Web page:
High End Housing being built right on top of the 7 Train, which likely has homeless riders on it.

Dramatic Increase in Homeless on Streets of NYC (PBS MetroFocus Video PLUS)

Everyday, during my commute from my home in Queens to my workplace in the Bronx, I am awed by the numerous apartment buildings being constructed in Long Island City, Harlem and the South Bronx for “high end” renters. The featured image of this blog entry depicts this construction in Long Island City during the summer of 2015. If you want to see the physical route of gentrification in NYC, simply take out a subway map. Concurrently, I am awed and saddened by the numbers of homeless people I see in the subways EVERYDAY.

33rd Street Homeless Man

33rd Street Homeless Man

Until 2005, New York City’s primary resource for addressing homelessness was to give these families and individuals priority for federal housing programs (public housing and/or Section 8). For 25 years, these resources had been a proven way to move families out of shelters, off the streets and into long-term, permanent homes. In 2005, the billionaire mayor, “king” Mike Bloomberg, changed this and homeless families and individuals were given CITY-funded short-term rental subsidies known as the Advantage program. These short-term subsidies were ineffective and wasteful. According to the Coalition for the Homeless, more than one of every three formerly-homeless families returned to the shelters after their Advantage program subsidies ended. The Bloomberg administration then terminated the Advantage program in 2011 and refused to replace it with the successful federal programs ( http://www.huffingtonpost.com/news/michael-bloomberg-homeless-population/ ). For the first time since modern homelessness began in the 1980’s, there is no housing assistance in place to help homeless families move from shelters to permanent housing.

Mary Brosnahan, president and CEO of the Coalition for the Homeless, discusses the current state of homelessness in New York City with MetroFocus host Rafael Pi Roman. Click here to watch the video: Dramatic Increase in Homeless on Streets of NYC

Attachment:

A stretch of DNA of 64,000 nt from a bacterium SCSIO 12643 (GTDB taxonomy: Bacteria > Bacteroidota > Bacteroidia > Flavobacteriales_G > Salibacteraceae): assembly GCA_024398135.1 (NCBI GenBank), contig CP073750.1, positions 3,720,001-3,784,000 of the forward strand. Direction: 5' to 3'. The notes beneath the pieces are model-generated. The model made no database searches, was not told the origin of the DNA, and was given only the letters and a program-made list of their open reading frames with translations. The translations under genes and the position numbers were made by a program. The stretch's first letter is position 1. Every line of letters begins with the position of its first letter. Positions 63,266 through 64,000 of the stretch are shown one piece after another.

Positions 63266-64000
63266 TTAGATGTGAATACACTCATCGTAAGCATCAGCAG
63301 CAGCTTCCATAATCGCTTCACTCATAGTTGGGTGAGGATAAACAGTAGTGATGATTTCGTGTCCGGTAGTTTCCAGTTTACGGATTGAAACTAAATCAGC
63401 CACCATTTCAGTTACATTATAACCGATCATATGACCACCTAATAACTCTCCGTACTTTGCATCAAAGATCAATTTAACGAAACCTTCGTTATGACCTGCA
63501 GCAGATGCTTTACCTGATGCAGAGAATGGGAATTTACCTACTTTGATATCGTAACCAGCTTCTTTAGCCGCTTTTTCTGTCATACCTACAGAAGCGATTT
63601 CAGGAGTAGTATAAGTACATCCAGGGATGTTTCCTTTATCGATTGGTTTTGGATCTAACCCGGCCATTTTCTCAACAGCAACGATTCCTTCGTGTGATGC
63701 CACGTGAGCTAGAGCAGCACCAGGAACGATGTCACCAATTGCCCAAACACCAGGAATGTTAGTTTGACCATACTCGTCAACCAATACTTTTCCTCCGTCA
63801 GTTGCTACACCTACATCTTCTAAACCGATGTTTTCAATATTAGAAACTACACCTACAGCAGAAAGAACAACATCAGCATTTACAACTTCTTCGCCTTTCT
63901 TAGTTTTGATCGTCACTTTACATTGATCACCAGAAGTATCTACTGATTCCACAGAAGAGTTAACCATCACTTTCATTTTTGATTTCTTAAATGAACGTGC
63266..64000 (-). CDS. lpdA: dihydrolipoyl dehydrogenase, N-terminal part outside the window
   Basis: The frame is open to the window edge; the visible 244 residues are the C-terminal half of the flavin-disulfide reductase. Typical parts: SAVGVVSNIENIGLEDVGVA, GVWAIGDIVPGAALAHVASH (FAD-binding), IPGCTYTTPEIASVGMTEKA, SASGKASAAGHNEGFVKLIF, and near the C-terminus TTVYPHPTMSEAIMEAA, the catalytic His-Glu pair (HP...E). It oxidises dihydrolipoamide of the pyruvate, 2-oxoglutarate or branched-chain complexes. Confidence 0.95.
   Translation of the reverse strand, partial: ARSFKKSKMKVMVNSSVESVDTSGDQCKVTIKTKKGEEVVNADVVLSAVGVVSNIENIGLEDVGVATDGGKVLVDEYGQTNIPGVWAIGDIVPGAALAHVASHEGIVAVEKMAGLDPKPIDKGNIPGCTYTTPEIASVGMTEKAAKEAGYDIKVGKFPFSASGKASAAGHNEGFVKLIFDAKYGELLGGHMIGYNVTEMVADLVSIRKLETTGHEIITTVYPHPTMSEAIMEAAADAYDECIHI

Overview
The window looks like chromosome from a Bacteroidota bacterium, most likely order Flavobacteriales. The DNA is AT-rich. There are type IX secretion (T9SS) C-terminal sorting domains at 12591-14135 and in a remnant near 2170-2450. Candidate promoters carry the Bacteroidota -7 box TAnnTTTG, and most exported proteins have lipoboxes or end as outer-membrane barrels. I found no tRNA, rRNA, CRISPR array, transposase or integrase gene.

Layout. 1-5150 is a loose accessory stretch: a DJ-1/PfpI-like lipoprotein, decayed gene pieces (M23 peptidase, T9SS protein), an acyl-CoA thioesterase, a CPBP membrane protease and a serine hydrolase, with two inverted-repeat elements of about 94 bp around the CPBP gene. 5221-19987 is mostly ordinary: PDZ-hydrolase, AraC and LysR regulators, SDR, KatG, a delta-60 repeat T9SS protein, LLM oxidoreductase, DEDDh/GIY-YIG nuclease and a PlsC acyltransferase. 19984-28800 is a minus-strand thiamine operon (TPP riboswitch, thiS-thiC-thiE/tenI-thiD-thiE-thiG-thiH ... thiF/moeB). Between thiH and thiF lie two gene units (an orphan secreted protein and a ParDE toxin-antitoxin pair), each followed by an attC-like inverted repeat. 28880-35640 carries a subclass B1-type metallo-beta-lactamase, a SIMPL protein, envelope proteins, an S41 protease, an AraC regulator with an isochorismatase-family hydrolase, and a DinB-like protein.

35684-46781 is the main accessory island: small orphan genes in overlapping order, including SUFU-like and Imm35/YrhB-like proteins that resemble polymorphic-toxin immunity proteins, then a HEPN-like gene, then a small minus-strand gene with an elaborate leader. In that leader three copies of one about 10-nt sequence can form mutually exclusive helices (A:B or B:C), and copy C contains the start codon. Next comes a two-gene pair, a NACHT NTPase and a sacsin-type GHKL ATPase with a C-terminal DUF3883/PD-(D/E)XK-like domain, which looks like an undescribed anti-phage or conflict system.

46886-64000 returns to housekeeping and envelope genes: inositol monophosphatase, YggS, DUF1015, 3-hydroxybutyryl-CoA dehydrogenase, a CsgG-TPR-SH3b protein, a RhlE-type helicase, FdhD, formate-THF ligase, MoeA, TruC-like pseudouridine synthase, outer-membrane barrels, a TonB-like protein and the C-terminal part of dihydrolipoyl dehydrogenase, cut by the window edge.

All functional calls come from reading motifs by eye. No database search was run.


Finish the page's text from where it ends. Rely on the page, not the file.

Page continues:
Keeping in mind my daily commute, also watch this video where Bill Moyers explores how the changing skyline of Manhattan is the physical embodiment of how money and power impact the lives and neighborhoods of every day people.

Also keeping in mind what I mentioned earlier in this blog entry about the route of gentrification, read this previous blog entry where I discussed “The Gentrification of a Subway Station” : https://theartistworks.wordpress.com/2015/06/07/gentrification-of-a-subway-station/

This is What Trickle Down Reaganomics Looks Like… 

Most people are a paycheck or two away from being homeless. 

Homelessness is all-consuming.  It is not easy to get out of this situation.

How does this happen in the richest country in the world? 

35 years of trickle down Reaganomics.

It is not working. 

In February, the number of people sleeping in New York’s municipal shelters was the most since the Great Depression. I can’t imagine what is going on in other cities. Yet corporations are earning record profits. 

Be an informed voter. 


Thanksgiving Greetings from PepsiCo and Selfish, Mean People

Moments before I snapped this picture, a women cruelly said, “He should find someplace else to be lazy and sleepy.” I replied, “It is pouring rain and sleet outside— where should he go? Homelessness is all-consuming and a very difficult problem to solve. You don’t know his story. Stick your head back in the dirt if he bothers you!”


The Invisible City

The Invisible City

I remember sometime ago, I was standing on the corner of 42nd Street and 6th Avenue waiting for the Express Bus to Queens when I partially witnessed an exchange between two men. One of the men was clearly homeless. I don’t know what caused the exchange or what it was exactly about, but a woman standing next to me said, in a snarky tone, “You know, I get that he is homeless, but you he doesn’t have to be cranky.” I then said to her, “Do you really get it?” She asked, “What do you mean?” I then replied, “Let me ask you this, whenever you sleep somewhere new or not familiar, isn’t it a bit uncomfortable?” She nodded in agreement. “Now try to imagine trying to sleep and not feeling safe? Whether he is on the street or in a shelter he does not feel safe, which means that he is likely not getting sufficient sleep. Then there is trying to eat. Trying to stay clean. Homelessness is all consuming. I could go on.” The woman said nothing further, but appeared to be in deep thought.

Awareness and visibility are the first steps to achieve change.